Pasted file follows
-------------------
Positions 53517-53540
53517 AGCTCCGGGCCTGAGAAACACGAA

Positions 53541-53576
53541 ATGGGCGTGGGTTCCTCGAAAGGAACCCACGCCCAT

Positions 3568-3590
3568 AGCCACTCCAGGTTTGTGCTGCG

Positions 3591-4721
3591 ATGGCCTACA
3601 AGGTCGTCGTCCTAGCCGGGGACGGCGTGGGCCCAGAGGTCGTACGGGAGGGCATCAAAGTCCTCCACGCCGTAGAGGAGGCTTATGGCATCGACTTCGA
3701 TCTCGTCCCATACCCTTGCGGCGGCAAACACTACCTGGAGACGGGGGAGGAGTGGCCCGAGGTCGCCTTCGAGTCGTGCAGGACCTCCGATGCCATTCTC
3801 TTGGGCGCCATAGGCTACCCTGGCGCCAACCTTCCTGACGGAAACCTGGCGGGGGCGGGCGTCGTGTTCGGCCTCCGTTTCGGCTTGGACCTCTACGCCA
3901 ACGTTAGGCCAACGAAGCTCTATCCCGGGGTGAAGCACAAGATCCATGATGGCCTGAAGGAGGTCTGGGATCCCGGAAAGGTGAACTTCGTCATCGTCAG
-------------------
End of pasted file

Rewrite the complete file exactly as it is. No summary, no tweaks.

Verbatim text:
Positions 53517-53540
53517 AGCTCCGGGCCTGAGAAACACGAA

Positions 53541-53576
53541 ATGGGCGTGGGTTCCTCGAAAGGAACCCACGCCCAT

Positions 3568-3590
3568 AGCCACTCCAGGTTTGTGCTGCG

Positions 3591-4721
3591 ATGGCCTACA
3601 AGGTCGTCGTCCTAGCCGGGGACGGCGTGGGCCCAGAGGTCGTACGGGAGGGCATCAAAGTCCTCCACGCCGTAGAGGAGGCTTATGGCATCGACTTCGA
3701 TCTCGTCCCATACCCTTGCGGCGGCAAACACTACCTGGAGACGGGGGAGGAGTGGCCCGAGGTCGCCTTCGAGTCGTGCAGGACCTCCGATGCCATTCTC
3801 TTGGGCGCCATAGGCTACCCTGGCGCCAACCTTCCTGACGGAAACCTGGCGGGGGCGGGCGTCGTGTTCGGCCTCCGTTTCGGCTTGGACCTCTACGCCA
3901 ACGTTAGGCCAACGAAGCTCTATCCCGGGGTGAAGCACAAGATCCATGATGGCCTGAAGGAGGTCTGGGATCCCGGAAAGGTGAACTTCGTCATCGTCAG